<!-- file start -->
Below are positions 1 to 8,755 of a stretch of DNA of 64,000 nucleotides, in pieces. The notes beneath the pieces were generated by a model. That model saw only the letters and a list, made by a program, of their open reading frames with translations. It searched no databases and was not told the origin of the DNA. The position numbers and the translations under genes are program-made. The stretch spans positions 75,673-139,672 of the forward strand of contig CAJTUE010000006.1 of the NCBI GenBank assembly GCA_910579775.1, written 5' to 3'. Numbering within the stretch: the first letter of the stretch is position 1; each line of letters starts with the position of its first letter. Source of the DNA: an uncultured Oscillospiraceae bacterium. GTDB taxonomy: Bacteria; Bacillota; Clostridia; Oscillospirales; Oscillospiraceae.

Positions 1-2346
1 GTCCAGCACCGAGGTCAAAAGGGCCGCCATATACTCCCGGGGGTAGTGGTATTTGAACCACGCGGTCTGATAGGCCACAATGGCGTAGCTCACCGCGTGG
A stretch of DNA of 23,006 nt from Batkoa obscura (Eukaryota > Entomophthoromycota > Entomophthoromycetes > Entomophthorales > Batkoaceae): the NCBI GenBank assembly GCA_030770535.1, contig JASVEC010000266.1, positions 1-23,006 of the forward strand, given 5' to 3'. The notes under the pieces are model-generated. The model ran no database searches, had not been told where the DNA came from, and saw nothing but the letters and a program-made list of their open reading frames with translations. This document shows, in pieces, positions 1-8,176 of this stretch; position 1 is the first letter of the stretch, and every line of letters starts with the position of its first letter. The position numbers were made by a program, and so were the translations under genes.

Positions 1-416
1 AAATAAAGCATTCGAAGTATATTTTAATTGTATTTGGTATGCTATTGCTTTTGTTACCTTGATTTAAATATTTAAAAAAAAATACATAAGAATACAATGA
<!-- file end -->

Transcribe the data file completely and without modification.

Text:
Below are positions 1 to 8,755 of a stretch of DNA of 64,000 nucleotides, in pieces. The notes beneath the pieces were generated by a model. That model saw only the letters and a list, made by a program, of their open reading frames with translations. It searched no databases and was not told the origin of the DNA. The position numbers and the translations under genes are program-made. The stretch spans positions 75,673-139,672 of the forward strand of contig CAJTUE010000006.1 of the NCBI GenBank assembly GCA_910579775.1, written 5' to 3'. Numbering within the stretch: the first letter of the stretch is position 1; each line of letters starts with the position of its first letter. Source of the DNA: an uncultured Oscillospiraceae bacterium. GTDB taxonomy: Bacteria; Bacillota; Clostridia; Oscillospirales; Oscillospiraceae.

Positions 1-2346
1 GTCCAGCACCGAGGTCAAAAGGGCCGCCATATACTCCCGGGGGTAGTGGTATTTGAACCACGCGGTCTGATAGGCCACAATGGCGTAGCTCACCGCGTGG
A stretch of DNA of 23,006 nt from Batkoa obscura (Eukaryota > Entomophthoromycota > Entomophthoromycetes > Entomophthorales > Batkoaceae): the NCBI GenBank assembly GCA_030770535.1, contig JASVEC010000266.1, positions 1-23,006 of the forward strand, given 5' to 3'. The notes under the pieces are model-generated. The model ran no database searches, had not been told where the DNA came from, and saw nothing but the letters and a program-made list of their open reading frames with translations. This document shows, in pieces, positions 1-8,176 of this stretch; position 1 is the first letter of the stretch, and every line of letters starts with the position of its first letter. The position numbers were made by a program, and so were the translations under genes.

Positions 1-416
1 AAATAAAGCATTCGAAGTATATTTTAATTGTATTTGGTATGCTATTGCTTTTGTTACCTTGATTTAAATATTTAAAAAAAAATACATAAGAATACAATGA